Monday, December 5, 2011

Understanding Overage

If you haven't yet printed the coupon for $3.00 off one Kikkoman Panko Bread Crumbs, I suggest you do so. Not only will you be able to snag a free box, but you will also have a chance to try your hand at using overage.

Overage is sometimes given by a store when the value of a coupon exceeds the price of an item. For example, the bread crumbs are on sale at Target for $1.97 (found in the Asian food section), but the coupon states $3.00 off. If you are lucky, Target will give you the additional $1.03 to be applied to the rest of your items. Not all Target stores will give overage. Some will adjust the coupon to the price of the item. ALL Walmart stores will give overage, either applying it to the price of other items, or giving you cash back!

I shopped at Target today, using two coupons for panko crumbs. This gave me $2.06 in overage. I also had two $2.00 off Kashi coupons (from Recyclebank - use back browser arrow to print two), which would make granola bars $0.99 a box. I decided to buy two boxes. This left me with $0.08 of overage. I needed tomato sauce for dinner this week, so I bought one can and had the $0.08 applied toward the cost. Oh, and I paid for the balance of my bill with my Ebates Target gift card! No money out of pocket. :)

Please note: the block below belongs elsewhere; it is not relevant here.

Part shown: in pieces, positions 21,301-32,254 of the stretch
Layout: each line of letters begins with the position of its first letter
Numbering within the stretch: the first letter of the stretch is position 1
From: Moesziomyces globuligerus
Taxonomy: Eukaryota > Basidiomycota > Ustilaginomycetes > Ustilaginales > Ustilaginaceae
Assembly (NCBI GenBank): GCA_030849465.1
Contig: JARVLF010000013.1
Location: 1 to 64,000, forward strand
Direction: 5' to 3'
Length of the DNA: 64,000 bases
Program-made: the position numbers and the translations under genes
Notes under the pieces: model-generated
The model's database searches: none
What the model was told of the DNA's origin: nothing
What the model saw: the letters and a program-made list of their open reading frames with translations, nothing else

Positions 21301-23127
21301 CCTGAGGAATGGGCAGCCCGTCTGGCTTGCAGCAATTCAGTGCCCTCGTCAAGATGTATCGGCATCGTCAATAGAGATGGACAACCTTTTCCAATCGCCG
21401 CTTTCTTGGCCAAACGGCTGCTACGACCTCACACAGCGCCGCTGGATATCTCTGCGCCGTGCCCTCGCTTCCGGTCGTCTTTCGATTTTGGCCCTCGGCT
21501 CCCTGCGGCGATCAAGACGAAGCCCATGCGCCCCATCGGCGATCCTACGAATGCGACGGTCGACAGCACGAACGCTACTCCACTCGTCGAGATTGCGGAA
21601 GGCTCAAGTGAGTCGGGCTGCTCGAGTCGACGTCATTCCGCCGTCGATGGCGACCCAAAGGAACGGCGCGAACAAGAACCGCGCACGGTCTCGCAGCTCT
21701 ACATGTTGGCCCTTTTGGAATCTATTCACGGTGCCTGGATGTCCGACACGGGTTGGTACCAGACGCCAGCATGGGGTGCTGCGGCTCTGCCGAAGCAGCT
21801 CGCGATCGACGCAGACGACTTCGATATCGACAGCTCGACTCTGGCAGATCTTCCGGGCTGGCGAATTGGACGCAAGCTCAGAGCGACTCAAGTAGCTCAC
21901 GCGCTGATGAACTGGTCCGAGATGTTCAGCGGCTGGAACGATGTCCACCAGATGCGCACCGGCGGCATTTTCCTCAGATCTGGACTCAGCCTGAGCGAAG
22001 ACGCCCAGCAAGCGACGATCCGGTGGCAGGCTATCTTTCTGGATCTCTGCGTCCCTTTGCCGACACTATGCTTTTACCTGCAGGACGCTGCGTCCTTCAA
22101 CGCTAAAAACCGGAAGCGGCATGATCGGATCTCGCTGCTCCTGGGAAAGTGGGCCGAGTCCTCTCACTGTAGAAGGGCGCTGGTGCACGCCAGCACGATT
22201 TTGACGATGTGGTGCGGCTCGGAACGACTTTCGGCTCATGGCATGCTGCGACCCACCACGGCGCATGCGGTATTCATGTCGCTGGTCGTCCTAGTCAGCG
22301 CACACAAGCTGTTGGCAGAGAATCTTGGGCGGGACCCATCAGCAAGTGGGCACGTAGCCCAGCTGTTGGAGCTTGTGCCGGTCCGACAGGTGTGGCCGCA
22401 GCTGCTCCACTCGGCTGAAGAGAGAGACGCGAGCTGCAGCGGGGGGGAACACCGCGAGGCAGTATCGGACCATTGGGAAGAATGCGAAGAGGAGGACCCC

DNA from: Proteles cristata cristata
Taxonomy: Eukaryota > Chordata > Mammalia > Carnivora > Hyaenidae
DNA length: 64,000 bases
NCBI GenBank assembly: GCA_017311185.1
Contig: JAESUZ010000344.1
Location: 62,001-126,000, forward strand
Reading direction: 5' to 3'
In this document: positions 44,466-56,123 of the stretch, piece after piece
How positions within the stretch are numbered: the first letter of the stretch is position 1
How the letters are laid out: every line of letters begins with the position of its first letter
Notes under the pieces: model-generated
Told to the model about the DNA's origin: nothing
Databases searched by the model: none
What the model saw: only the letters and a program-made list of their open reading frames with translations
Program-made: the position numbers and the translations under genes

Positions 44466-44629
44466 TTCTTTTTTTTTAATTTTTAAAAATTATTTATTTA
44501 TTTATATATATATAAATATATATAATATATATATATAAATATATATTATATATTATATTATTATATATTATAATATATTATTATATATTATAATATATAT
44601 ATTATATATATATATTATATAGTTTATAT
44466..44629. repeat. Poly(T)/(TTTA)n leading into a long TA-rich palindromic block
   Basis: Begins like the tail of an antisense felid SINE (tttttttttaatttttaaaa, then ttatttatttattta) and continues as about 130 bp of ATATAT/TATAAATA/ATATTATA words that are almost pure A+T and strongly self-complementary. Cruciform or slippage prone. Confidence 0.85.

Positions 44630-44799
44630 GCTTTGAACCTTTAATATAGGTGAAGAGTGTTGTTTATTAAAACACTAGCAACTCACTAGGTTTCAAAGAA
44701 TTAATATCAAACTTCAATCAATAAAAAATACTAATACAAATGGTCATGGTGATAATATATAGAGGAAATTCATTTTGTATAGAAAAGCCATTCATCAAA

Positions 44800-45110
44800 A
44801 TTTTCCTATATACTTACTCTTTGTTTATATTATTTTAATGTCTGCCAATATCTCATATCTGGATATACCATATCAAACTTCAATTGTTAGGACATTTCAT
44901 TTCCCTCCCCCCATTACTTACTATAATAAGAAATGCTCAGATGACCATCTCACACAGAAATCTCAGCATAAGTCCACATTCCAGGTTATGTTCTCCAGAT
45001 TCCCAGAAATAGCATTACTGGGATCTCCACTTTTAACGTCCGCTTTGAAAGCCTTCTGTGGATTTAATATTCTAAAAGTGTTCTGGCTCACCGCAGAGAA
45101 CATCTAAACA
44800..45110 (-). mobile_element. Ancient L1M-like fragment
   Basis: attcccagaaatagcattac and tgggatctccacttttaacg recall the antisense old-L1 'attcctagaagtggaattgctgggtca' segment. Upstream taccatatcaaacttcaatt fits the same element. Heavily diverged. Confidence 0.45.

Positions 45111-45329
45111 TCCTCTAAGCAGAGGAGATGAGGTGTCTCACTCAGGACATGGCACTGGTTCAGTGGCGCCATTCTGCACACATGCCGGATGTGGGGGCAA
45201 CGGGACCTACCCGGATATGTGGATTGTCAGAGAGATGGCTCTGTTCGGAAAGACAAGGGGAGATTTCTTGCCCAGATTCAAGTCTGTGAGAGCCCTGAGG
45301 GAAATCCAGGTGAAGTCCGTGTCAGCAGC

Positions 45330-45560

If you were to use the Kikkoman coupon, the overage could be used for any other product you wanted to buy. Buying other items matched with coupons simply stretches your money further.

Have you ever tried using overage from coupons???

In case you're interested, the Snickers pictured were FREE at Walgreens. They are on sale two for $1.00. There is a coupon for $1.00 off two (click get coupon), which makes them free. You are able to print two coupons per computer, making four free candy bars per computer. These would be great stocking stuffers!

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